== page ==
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THE MINNEAPOLIS JOURNAL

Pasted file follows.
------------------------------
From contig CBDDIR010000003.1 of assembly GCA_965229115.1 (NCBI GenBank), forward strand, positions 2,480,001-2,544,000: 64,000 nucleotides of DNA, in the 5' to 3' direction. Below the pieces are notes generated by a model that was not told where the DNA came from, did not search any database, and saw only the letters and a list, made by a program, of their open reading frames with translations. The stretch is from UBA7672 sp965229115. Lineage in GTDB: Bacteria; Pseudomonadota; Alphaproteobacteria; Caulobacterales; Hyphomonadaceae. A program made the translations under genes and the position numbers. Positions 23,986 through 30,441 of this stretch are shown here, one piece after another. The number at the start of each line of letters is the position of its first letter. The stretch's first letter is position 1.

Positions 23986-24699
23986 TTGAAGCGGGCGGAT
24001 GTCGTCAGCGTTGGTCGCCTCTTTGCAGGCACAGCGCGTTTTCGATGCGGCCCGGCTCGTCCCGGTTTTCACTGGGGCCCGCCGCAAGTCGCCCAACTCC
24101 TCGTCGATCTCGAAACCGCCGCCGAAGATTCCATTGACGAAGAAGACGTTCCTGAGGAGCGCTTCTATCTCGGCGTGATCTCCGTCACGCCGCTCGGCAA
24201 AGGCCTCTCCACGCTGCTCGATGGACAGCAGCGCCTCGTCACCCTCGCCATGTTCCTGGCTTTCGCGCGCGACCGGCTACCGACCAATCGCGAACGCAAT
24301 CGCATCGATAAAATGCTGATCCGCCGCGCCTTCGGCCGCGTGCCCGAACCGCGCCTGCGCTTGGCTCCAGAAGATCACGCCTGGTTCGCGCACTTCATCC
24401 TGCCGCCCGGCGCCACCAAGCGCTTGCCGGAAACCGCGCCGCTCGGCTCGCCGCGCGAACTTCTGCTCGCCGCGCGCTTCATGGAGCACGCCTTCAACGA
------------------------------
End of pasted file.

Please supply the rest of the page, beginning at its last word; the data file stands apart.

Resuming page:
PEICE TWO CENTS. WOMAN 1 -SLASHER" Interrupts a Festive Gather ing in Cleveland. SOCIETY GASPS HARD Mrs. Henry R. Adams Smashes Furniture for Two Hours. A DINNER FOR HER HUSBAND Ihlm I* Why She Object*, and Illumes the Woman— Minneapolis AYoiua.ii Present. Special to The Journal. Cleveland, 0.. May 15.—Society here is gasping at the trouble developed at an exclusive little dinner party in Brookdale street, just around the corner from Euclid avenue, last night. An angry wife. Mrs. Henry R. Adams, made a fight for her husband such as few women ever at tempted. With her husbands mother, his brother and his coachman, she drove to the ele gant home of Mrs. Harrison E. Gilniore, a divorced woman. Seated at the dinner table were Mrs. Gilmore, Henry R. Adams, head of the Adams Bag company, who is a former lieutenant in the regular army and whose family is socially one of the most prominent in the city; Walter D. Meals, chairman of the republican county committee; H. D. Davis, a young society leader, now assistant prosecuting attor ney, and Mrs. Gilmores sister, a Mrs. Bennett of Minneapolis. Mrs. Adams sent her coachman to the door with a note addressed to Mrs. Gilmore. The servant said Mrs. Gilmore did not live there. Then the coachman thrust his arm through the door and someone inside shut it violently and cut the coachman's wrist. Then the wife broke the bay window and followed by her mother-in-law, brother-in-law and the latter's wife, climbed through it. There was consterna tion at the dinner table. Mrs. Adams, in honor of whose husband the dinner was given, rushed to the hostess. They clinched and struggled, scattering silver and glassware. The hunted husband aided the coachman in separating the women and then stood back. With a carving knife and a wine bottle the wife began the destruction of every thing in reach. She slashed the silken hangings uniil they lay in strings on the floor. She smashed the china and glass ware with the bottle. All the thne she upbraided her husband and called on hi? mother to witness his disgrace. The re publican county committee chairman and the assistant prosecuting attorney started to find a policeman, but they were re called by Mrs. Gilmore, who insisted that no outsiders be brought in, although household treasures were being wrecked. The battle began about 8 o'clock and at 10 o'clock the angry wife was still de stroying things. She became hysterical and finally fainted and was taken home by her husband's relatives. Mrs. Adams says Mrs. Gilmore has hypnotized her hus band, and that he is less to blame than she. There was to have been a hearing to-day on a motion to give Mrs. Gilmore the custody of her child, now in the pos session of her divorced husband, but the mother was prostrated and the hearing ■was continued. Mr. Meals and Mr. Davis say they were at the dinner because they ■were attorneys for Mrs. Gilmore in the trial. Mr. Adams, the husband, says nothing. GAMBLERS' HUSH MONEY Bis Checks Drawn by the Fraternity in Checked Suits. Aetc York Sun Special Set-riv New York, May 25.—One of the John Does who has been receiving protection money from gamblers has been caught in the meshes spread by the committee of fifteen. The members of the committee who are familiar with all the evidence that has been secured in the recent raids are keeping secret the name of the man. Justice Jerome refused to-day to tell who this particular John Doe is, but he did admit that he had John Doe's real name, as written by himself on the back of a check. The check bearing the name that is guarded so carefully was seized in the raid on the gambling house at No. 11l East Fourteenth street. The check had been drawn for a large amount—it is eaid for $1,000 —and had, as all the evi dence indicated, been paid to John Doe for police protection. The check had been cashed in the usual way and John Doe in dorsed it. The committee of fifteen is also in pos session of evidence to prove that police captains have paid as high as $20,000 for their promotions. Their profits are esti mated as follows: Thirty gambling places, per year, at $2,500 —$75,000; sixty-four poolrooms at $500—532,000; disorderly bouses (150) at $60— $y,000; other per quisites, $5,000; captain's profit annually, $131,000. Of this he must give 65 per cent to the politicians. Evidence is now at hand. It was said to-day on good authority, to show that the same combine which for a big consid eration insures protection also controls all promotions through civil service, and that every man in the police department pays for hie promotion. ' MURDER INDICATED Michigan Young" Man Found Dead In Washington. Washington, May 15. —James F. Ayres, 21 years old, of Port Arthur, Mich., was found dead in his room at a hotel here this morning. He had been shot in sev eral places about the body, and the police claim that all the circumstances point to murder. Ayres belonged to a well-to-do family in Grand Rapids, Mich. STEWARD MURDER CASE Important Action at Chippeira Falls in Final Stages. Bpeclal to The Journal. Chippewa Falls, Wis., May 15. —The evi dence is all in in the Steward murder case, and Attorney Wall for the defense opened his address this morning. It is expected the case will be given to the lury to-night. NEW YORK'S ADJUTANT GENERAL DROPS DEAD 3> Albany, May 15.—Adjutant General Hoffman of the National Guard <s> 3> dropped dead to-day while on consultation •with Major General Roe. <?> THE MILITIA IS MENACED Stone-Throwers and Train- Wreckers in Albany. STRIKE FIGHTERS' WOES Military Men Assaulted and Hooted by Disorderly Ones. NO GENERAL OUTBREAK OCCURS Satiunul Uuardanien BeliiK Distrib uted at Placet) Where They Are Moat Xeeded. Albany, X. V., May 15.—The traction Arlke was productive of no serious dis order during the night. The company made no further effort to operate cars or repair its lines and will probably remain inactive until the military force called by the state is in a position to afford the full est protecton. A strong effort was made during the night to bring the contending interests into conference, but it failed and at this time the breach is as wide as ever. The establishment of the militia patrol began shortly before midnight when three companies of the Tenth batallion were quietly and quickly dispatched from the Washington avenue armory. One com pany was ordered to the traction power house, another to the upper town barn and the third to the northern barn. When D company, which was ordered to the up town barn, swung into Quail street, a jeering crowd fell in on its flanks and rear and followed it down to the barn. As it halted in front of the barn a shower of stones and other missies fell among the men. It was thought for a time that there would be a clash, but the police drove the crowd back and the soldiers made no menacing move. The police with drew as soon as the National Guard picket line was established around the traction company's plant and as the night wore on the crowd melted away. As the new day came the crowd reas sembled and at daylight it numbered about 500. The sentries kept the street clear. The women were particularly vin dictive and howled out their choicest epithets at the non-union men who showed themselves at the upper windows of the barn. The first detachment of the Twenty third infantry arrived here at 7:45 o'clock this morning and its opening part in this great industrial struggle came near being a tragedy. Just after their train had crossed the Xe*v York Central bridge spanning the Hudson it struck a mis placed switch. The powerful mogul en gine drawing it jumped the track and went tumbling over on its side. None of the cars left the track, but they were given a jolt that shook every man in the train. There were 400 men in. the detach ment under Litutenant Colonel Brady. The entire second regiment under com mand ot Colonel Lloyd of Troy and in cluding 1,000 men from Troy, Cohoes, Hoosic Falls, Schenectady and Saratoga, have been ordered to report in this city this afternoon. This will make the total military strength about 2,200. The first active step of the military forces was taken shortly after 10 o'clock, when the Third signal corps, mounted, and r a detachment of mounted police cleared I the streets around the Quail street barn. A zone of four blocks was cleared and a new picket line established at its outer edge. This movement it is said, is pre liminary to the repairing of the lines in that vicinity and the clearing away of the wrecked cars and obstruction on the tracks. No Chance for Settlement. W. D. Mahan. international president of the Amalgamated Association of Street Railway Employes of America, left the city te-day. Before going away Mr. Ma han gave out a statement in which it was said that Chairman Dilworth and he had come to Albany hoping to bring about an adjustment of the difficulties between the union traction company and its employes, but that owing to the existing bitterness there was no present prospect of bringing the contending forces together. It had therefore, been decided to leave affairs here in the hands of two local or ganizations until such time as they deemed the presence of the international officers might be of assistance to them. Mr. Mahan added that the strikers had the support of the international organiza tion. MISTERING TROOPS Streets Occupied by a Thousand Na tional Guardsmen. Albany, N. V., May 15.—A thousand na tional guardsmen and a hundred mounted men will occupy Albany streets and at tempt to force a riotous crowd to let the cars oi the United Traction com pany run with non-union men. The Twentj-third regiment of Brooklyn, the Tenth battalion of Albany and the Third signal corps will make up the comple ment of men. They will be reinforced by 200 special deputies, 300 policemen and over a hundred Pinkerton detectives. It is feared that the bloodshed and riot ous scenes yesterday will be repeated with much greater fatality. The results of yesterday were one man dying, fully twenty injured, eighty men brought here by the company induced to desert, the trolley lines cut, cars demol ished and the police almost powerless to control the thousands of men patrolling the streets. The company say they are determined to run their cars and it is said a trainload of men are waiting on the train for the troops to make their appearance. Eight men have been ar rested for rioting, two only of whom were strikers. When darkness fell last evening, several thousand weary street car strikers and sympathizers went to their homes, but they were replaced by as many more who took up the vigil to prevent the United Traction men from running their electric cars with non union men. The darkness brought some confidence that there would be no attempt before morning to move cars, for two attempts made in broad daylight had brought bloodshed and riot upon such a scale that the local police, aided by scores of deputies and Pinkerton men, had been unable to quell the disturbance. One man lies in a hospital seriously wounded, one of the two cars the com pany attempted to run is in the gutter of a street not two blocks from the car house, wrecked, and the trolley wires are cut in several places, practically crippling the road. Near the car houses are thousands of men, women and children wrought up to a pitch of frenzy that bodes ill if the WEDNESDAY EVENING, MAY 15, 1901. doors of the car house open to let out an other car. Inside the car house, afraid even to look out at the grated windows, are about 6eventy-flve nonunion men whom the company expects to use in running the cars. Yesterday morning there were about 150 of them, but by nlghffall sixty-five had deserted and joined the ranks of the strikers. The men claim that they were brought here under a misapprehension and that they supposed they were going to Phila delphia. In the afternoon the police prac tically admitted that they were unable to take care of the large crowd on the streets if cars were run, and General Manager McXamara immediately called upon General Oliver, in command of the Third brigade, for protection. McNamara said: "We intend to run cars if it takes the entire national guard of New York state to protect us." General Oliver issued an order assem bling at their armory last night the Tenth battalion of Albany, comprising four com panies of the national guard of infantry and the Third signal corps, mounted. Gen eral Oliver said he would warn the re mainder of the Third brigade to be In readiness for a call. Troy Quiet. Troy, N. V., May 15.—The situation with reference to the street car strike here is unchanged to-day and the city is quiet. The tearing up of the railway tracks on the bridge over the Peosten Kill is at tributed by the strikers to hoodlums. The Troy companies of the Second regi ment are assembling at the armory. MORRISSEY IN AGAIN Re-elected . Grand Master of the Trainmen's Brotherhood. Special to The Journal. Milwaukee, Wia., May 15.—P. H. Mor rissey of Bloomington, 111., was to-day re elected to the office of grand master of the Brotherhood of Railway Trainmen with out opposition. Other officers elected are as follows: First vice grand master, W. G. Lee, Lawrence, Kan.; second vice grand master, T. R. Dodge, Chicago; third vice grand master, Val Fitzpatrick, Columbus, Ohio. Other officers to be elected this after noon are the secretary-treasurer and a fourth vice grand master. For secretary treasurer, the present officer, A. E. King, of Binghamton, N. V., will probably be re-elected without opposition. Several candidates are in the field for fourth vice grand master, as follows: John O'Keefe, Chicago; C. T. Salisbury, Galesburg, 111.; C. N. Ferrell, Chicago; W. T. Newman, Denver; James Murdoch, London, Ont.; J. M. Cahill, Cheyenne, Wyo., and Joseph Harrison, Mauch Chunk, Pa. It was decided to pay the expenses of the convention, which are about $50,000, out of the general fund instead of on the assessment plan. Fraternal greetings were sent to the Order of Railway Con ductors at St. Paul. RAISING TAELS Germans Think One Chinese Propo sition Will Be Accepted. Berlin, May 15.—Officials here, discuss ing the answer of the Chinese peace com missioners, say the fact of prime signifi cance therein is that the commissioners agree to the indemnities as demanded and the withdrawal of the troops can now proceed forthwith, but that not all the foreign forces will be withdrawn at once. The Chinese propostion to raise the im port and export duties will probably be accepted, since the only other possibility of increasing China's revenues Is the re form of the liken duties, which the pow ers particularly wish to avoid, because it would require too much mixing in the internal affairs of China. Further inter national control over the customs will be unnecessary, beyond Sir Robert Hart's. CANNOT_BE FOUND Baring-Gonld, So-Called Abductor. Escapes With His Children. Special to The Journal. Oshkosh, Wis., May 15.—Attorney Wat erous has returned from Chicago after an ineffective search for his two nephews, Ted and Allan Baring-Gould, abducted here Monday by their father, Arthur Bar ing-Gould. Relatives of the boys fear that their father has started for England with them. Mr. Baring-Gould is a member of a titled family in that country and re ceived an annuity from that source. Mrs. Baring-Gould is slightly better to-day, and it is intimated that -as sooq as she re covers she will institute proceedings for a divorce. Berlin, May 15.—1t is authoritatively stated that the Deutsche bank has not sold its hold ings of Northern Pacific to Kuha, Loeb & Co. GULLIVER TO DATE. The Awakening of the Commercial Giant. TOWNE INVESTING Will Buy a Texas Oil Field for a Minnesota Syn dicate. Special to The Journal. • Austin, Tex., May 14.—Ex-Senator Charles A. Towne of Minnesota, who is at Beaumont, is negotiating for the pur chase of a tract of fifteen acres in the heart of the oil field. The prospective purchase price of this land is said to exceed $1,000,000. It is understood that Mr. Towne is acting for a syndicate of Minnesota capitalists in conducting the transaction, although he will hold a large interest in this land if it is purchased. ERIN UP AGAIN Parliament Disfavors Amending Le gal Procedure in Ireland. London, May 15. —The house of com mons to-day, by 226 to 102 votes, rejected the second reading of the bill amending legal procedure in Ireland. Timothy Healy and other nationalists vigorously denounced the system of packing juries, by which Catholics were placed outside the pale of the law. They advocated the abolition of grand juries and the coercion act, declaring they would prefer open, honest tyranny and the abolition of the right of trial by Jury to the present pro cedure. The attorney-general for Ireland, Mr. Atkinson, replying, strongly condemned the bill. He said that so long as the nationalist members of the house of com mons preached defiance of the law anfl approved of maiming and murdering jurors, it was absolutely necessary to use the power of jury selections. Contempt of court was growing in Ireland daily, and the law required strengthening, rather than weakening. OWNERS ARE BLAMED Loss of Life on the Bon Voyage Is Charged to Negligence. Houghton, Mich., May 15.—The Jury in vestigating the drowning of Mrs. Leah Sharp, Mrs B. Altman and her two chil dren of Duluth, the victims of the burn ing of the Bon Voyage, Friday night, reached the conclusion that the owners of the vessel are responsible in not pro viding proper facilities for fighting fire and for the safety of the passengers. Mayor Scott of Houghton was foreman of the Jury. The White Line Towing company, of which W. H. Singer of Du luth is general manager, was the owner of the ill-fated boat. LABOR ON THE COAST Seattle Machinists Are Ont and Oth er* "Will Follow. Seattle, Wash., May 15.—The machinist strike is in full swing in Seattle, the men In seven factories having gone out. They demand a nine-hour work day, with the same pay as now. The pattern mak ers, moulders and blacksmiths will go out Monday, if not sooner. Their demands are similar to those of the machinists. The boiler makers threaten to strike June 1 for a nine-hour day at the old rate of pay. No plans to combat the strikers have yet been decided on. The manufacturers say they will close up their factories be fore granting the requests of the men. DOCK IN COMMISSION Ore Shipping Facilities of Milwau kee at Eicanaba Are Ready. Special to The Journal. Escauaba, Mich., May 15.—The new Milwaukee company's ore dock was opened for shipping to-day, the Harvey H. Brown taking the first shipment to Cleveland. This is the only dock the Mil waukee has here, but it promises a larger system in a year or two. The dock is one of the best on the great lakes, and has a capacity of 30,000 tons. ATTORNEY SCHAUB TAKES A WIFE. Special to The Journal. Mankato, Minn., May 13.— Attorney Arthur Schaub of this city and Miss Anna M. Gros chan of Le Sueur wore united in marriage at the latter place yesterday, the wedding taking place at St. Anne's church at fi a. m., Rev. Father Buseh offlciatin?. A wedding break fast at the bride's home followed, after which the couple went to Minm-apoll*. They will , return to Mankato June JL j STRANGE CAUSE FOR STRIKE Six Thou Ha nd Cigarmakera Wanted the Bridge Repaired. Tampa, Fla., May 15.—A strike of 6,000 cigarmakers was inaugurated here to-day for the most unique cause on record. For two days past a bridge connecting Tampa with the western suburbs has been broken and the men had to wait for ferry boats. This was slow and unsatisfactory. Those employed on the west side got together this morning and decided to compel the manufacturers to bring Influence to bear for the purpose of having the bridge re paired Immediately. To this end they de cided to strike. Two thousand in number, they then marched to the factories in the city proper and demanded that the employes come out. They were highly successful and by noon 6,000 men had withdrawn. The cigar manufacturers will, it is said, lose many thousand dollars, on the tobacco already prepared for the day's work. IN HASTE TO WED Daughter of Ex-Attorney General Harmon Is Very Yonng. ; Cincinnati, May 15.—Miss Majorie Har mon, a debutante of last season, daughter of Judson Harmon, former attorney gener al of the United States, was secretly mar ried Monday afternoon to George Heckle, a civil engineer of Boston. The engage ment had been announced and the wedidng set for June, but owing to Miss Harmon's youthfulness, her parents favored a post ponement. Mr. Heckle arrived in the city on Sun day. The next afternoon the couple were married at the residence of a rector near the Harmon home. Two friends of the bride were present. The announcement to-day caused much stir in society circles. "Mrs. Harmon is in Europe and has been notofled by cable. The bridal couple have started for Boston.. '?•'::■' LUNG OUT California Man Undergoes a Not Every-Day Operation. Vmv York Sun Special Stvrlet Santa Ana, Cal., May —Perry Taylor of this place enjoys the rare distinction of being one of the few human beings from whom medical science has success fully removed an entire lung. The patient, who. is 26 years of age, was stricken about four years. ago with what he believed was tuberculosis or gallop ing consumption, and was treated accord ingly by physicians he consulted. : Fully 240 cysts were removed in one operation; then it was decided that the whole lung would have to come out. The operation was speedily performed, the pa tient sewed up again with the great void within and nature allowed to take its kindly course. Taylor seems to have re covered his strength and is in the best of spirits, NINE-HOUR DAY x Three Hundred Firms Thus Far Sign the Agreement. Washington, May . President O'Con nell of the National Association of Ma chinists stated this afternoon that 300 firms throughout the country so far have signed the nine-hour day agreement. Telegraphic reports from Boston show that a large number signed there to-day and in: Elmira what is claimed to be the largest steam fire engine plant outside of the trust; has agreed to the terms. The executive board of machinists association will meet here Friday and remain until after the 20th inst. the date when the strike order is to be effective. YANKEE ENTERPRISE Machinery Manufactory la Started . at Odt'MNa. Russia. K»v> York Sun Special Semi— • ■■- London, May 15. —The Odessa corre-. spondent of the Standard says that an American syndicate, which will manufac ture various kinds of machinery, has ob tained a concession ■' for a factory in Odessa. The Americans are making vig orous efforts to supplant the British, Germans and Austrians in the : Russian markets. The . Americans conduct their operations J with greater prudence, fore sight and energy than the British. MissrLoner-Dangerously l 111. . San Francisco,- May 13.—Secretary "of : the Navy : Long may leave ■ the presidential I party and depart for the i east at any moment. •-■; He has < received r f word that his daughter, . who has been ■ living in Colorado; Springs for over a year " for her health, >• is dangerously^; 111." Secretary Long is accompanied on the trip by Mrs. Long and a son. of tender years. The latter,: also, wa# taken 111 yesterday. . - 16 PAGES-FIVE O'CLOCK. MBS. MINLEY VERY ILL Her Condition So Critical That the President Abandons His Plan to Visit the Northwest Secretary Cortelyou, When Informed of the Alarming Reports About Mrs. McKinley, Declines to Discuss the Matter. San Francisco, May 15.—At 10 o'clock this morning Secretary' Cortel you informed the Associated Press that Mrs. McKinley's serious ill ness had compelled the president to abandon his proposed visit to other states to which he had looked forward with so much pleasure. As soon as Mrs. McKinley's health permits he will return to Wash ington by the most direct route. Secretary Cortelyou also Issued the following bulletin as to Mrs. McKinley's condition: There has been but little change In Mrs. McKinley's con dition since last night. She has gained in some respects and lost in others. The president will remain at Mr. Scott's residence to-day and will not take part in any of the exercises given In his honor. It is learned that Mrs. McKinley's condition is considered serious by the physicians attending her. Doctors Rixey and Hirschfelder were in consultation this morning and another physician will be called in this afternoon. It is probable that if she recovers Mrs. McKinley will be unable to leave San Francisco by next Monday, when the stay of the presidential party was to have terminated. The president will remain here with Mrs. McKinley. At noon Secretary Cortelyou stated that he could give no addi tion-al information about Mrs. McKinley beyond the bulletin issued at ten o'clock. When informed that it was reported that Mrs. Mc- Kinley's condition was most critical the secretary said that he could not discuss the matter. A DUO OF DISASTERS Nine Men Killed by a West Virginia Explosion, and Many Lives Lost by the Fall of a Great Rock in Italy. Farmington, W. Va., May 15.—Nine men were killedv three fatally injured and a number of others burned by an explosion ia the shaft of ttfe Georges creek coal and iron company at this place at 9:15 o'clock to-day. The number of dead may exceed nine as several miners are stili missing and only a few of the bodies have been brought out of the mine. The known dead are: CARL HUNTER. DANIEL ALFERIE. TONY ROMENIC. I. H. IVERSON. JOSEPH NICHOLS. MANOR BEATTY. BADGER SOLONS ADJOURN 12G-DAY SESSION IS CLOSED Governor La Follette Sends in Four Vetoes—Many Bills Still in His Hands. Special to Tie Journal. Madison, Wis., May 15.—The longest session of the legislature In Wisconsin's history—l 26 days counting Sundays closed at noon to-day, according to the clock of the houses, but at 12:28 p. m. by actual time, the clocks being turned back to give the governor oportunity to pass on bills. A dozen are still left in his hands, among them the ice tax bill and the bill creating the county of Gates out of the northern part of Chippewa county, on both of which several of the members expect vetoes. These bills may still be signed and become laws, or be vetoed. The governor has until to-morrow to act, as they did not reach him until Monday evening. About 150 bills might have been delayed in this way, but the governor worked up to the last minute in order to dispose of as many of them as possible. Four vetoes marked the last day of the session, the governor returning without approval the bill making vaccination com pulsory; that exempting beet sugar fac tories from taxation; that providing an additional employe for the railroad com missioner, and the one extending the time for payment of the taxes in Mil waukee. REACHING FOR DOLE Delegate Coming to Aslc the Haw- aiian Governor's Removal. Honolulu, May B.—By the steamer Mari posa to-day Home Rule Representative F. W. Beckley, Samuel Parker and Dele gate R. W. Wilcox left for San Francisco. Mr. Beckley goes to lay before Presi dent McKinley a home rule resolution passed in the house and senate asking for the removal of Governor Dole. Mr. Parker has a memorial, unanimous ly indorsed by the republican members of both houses and by the territorial re publican central committee, replying to the home rule charges against Governor Dole. Representative Wilcox Is on his way back to Washington, and says he has nothing to do with the fight. When the resolution was brought up in the house to send Mr. Beckley to Wash ington, Representative Emmeluth, home ruler, made a sensational speech against Governor Dole, in which he declared that the conditions that led to the revolt In 1893 had developed again with Dole, now the usurper of power instead of the ex queen. NOT A"SPOTTER" Campbell Denies and Will Sue the Trainmen* Brotherhood. Special to The Journal. Milwaukee, Wis., May 15. —Grand Mas ter Morriesey of the Brotherhood of Trainmen, having made the statement that he had evidence that J. D. Campbell, a member of Lodge 62, Bloomingtcn, 111., is a "spotter," and that he was familiar with Campbell's history, Campbell, al though not a delegate to the convention, was given an opportunity to reply. He declared it is his intention to bring suit for libel against the brotherhood and the grand lodge officers in order to compel j them to prove their charges* THREE UNKNOWN ITALIANS. Injured: Jeff Fast, fatally injured. Joseph Blaney. fatally injured. Herschel Everson, fatally injured. Thomas Bambridge. Charles Carpenter. Several unknown Italians. The explosion is said to be due to car rying a lighted torch in the mine. Rome, May 15.—Most of the houses of the village of Acerenza, near Potenza, have been swept away by the fall of an immense rock. Troops have been dis patched to the scene of the disaster. Thus far fifteen bodies have been re covered. COMES BACK TO AGITATE ONE BANISHED FOR TRKASO.V *-*'■ "/''■■'. .-.'i':'.. ;■: ; -■-■;" :-\-^.'.:'- I-V-. :~ l\-'-}'.,* ■■ French Marquis Promises to Return ■ to France and "Provoke Anoth . er Public Discussion." . Paris, May 15.—Another convocation of the French senate as the high court of France is promised by the unexpected re turn to this country of the Marquis de. Lur-Saluces, the well-known royalist and former member of the chamber of depu ties who, in January, 1900, at the time of the conspiracy trials, was condemned, in default of appearance, to ten years' ban ishment for treason. The president of the senate, M. Fallieres, received a let ter to-day in which the marquis says: At! the present moment, i when the govern ment of the republic is striving desperately to ruin industry and ' commerce, paralyze na tional work, disorganize the army and de stroy religious faith —in . a word, \to utterly destroy the fatherland Itself—l intend to pro voke another public discussion before the high court, on the question of who are the real authors of the conspiracy threatening the existence of France. I hold myself at your, disposition. " ;. The letter caused much stir, in the lob bies of the senate. The Marquis de Lur- Saluces sought refuge in Belgium, where I he was closely watched by. the. police, whom he succeeded in eluding, and re turned to his mansion in Paris a few days ago. ■' ■:y : -\'l-'- ---' : ■ ■ ■'■ BAD FOR VANCOUVER Competitive Line to iCootenay Not Wanted, Says the Government. Special to The Journal. Vancouver, B, C, May 15.—The gov- •• ernment of British Columbia has declined to accept the .: principle of a competitive , line to the" Kootenay country. It evi dently means, if possible, to give the sub- : sidy to the . Canadian Pacific railway., The ; legislature. has ' sustained ■ the government in the matter, but the people of Vancou ver and Victoria are indignant,: and still hope . that a competitive ; railway. may, be secured by means -of a', good offer con nected directly or Indirectly with the Great Northern. It is felt here that Van- ' couver will never become a great city If supplied -, with transit facilities by one railroad company only. '< Premier Dunsmuir has . emphatically j denied the charge made 'by Mr. Maxwell, M. P., that when at Ottawa he specially pressed on ' the Canadian : v government's > consideration the claims of his Vancouver Island railway. / Sir Wilfrid , Laurier sup ports T the ; premier, . and says - > that ; he pleaded equally for railway, subsidies for various parts of the . province,; and cer tainly did not ' give preference to his own • railroad r interests. Notwithstanding: these denials of the two premiers, Mr. Maxwell declines to retract > his assertions, and. practically challenges an action for libel. UNDER TONS OjF- ROCK Miner's .. Mangled;;.! Body Found la : J Whisky Gulch, Mont. Special to The Journal. .. . ■_> Helena, Mont.. May 15.— T. D. Clark, , a mining man, was \ instantly ; killed ?by a . cave in in a mine in Whisky gulch, Fer- •' gus ■ county. He , failed to : return to sup- , per '■■ and ii a"* search I being Instituted, his mangled body was found \ In; a tunnel -with. several tons ;of rock piled' upon It. ' - Spend Your Vacation on. 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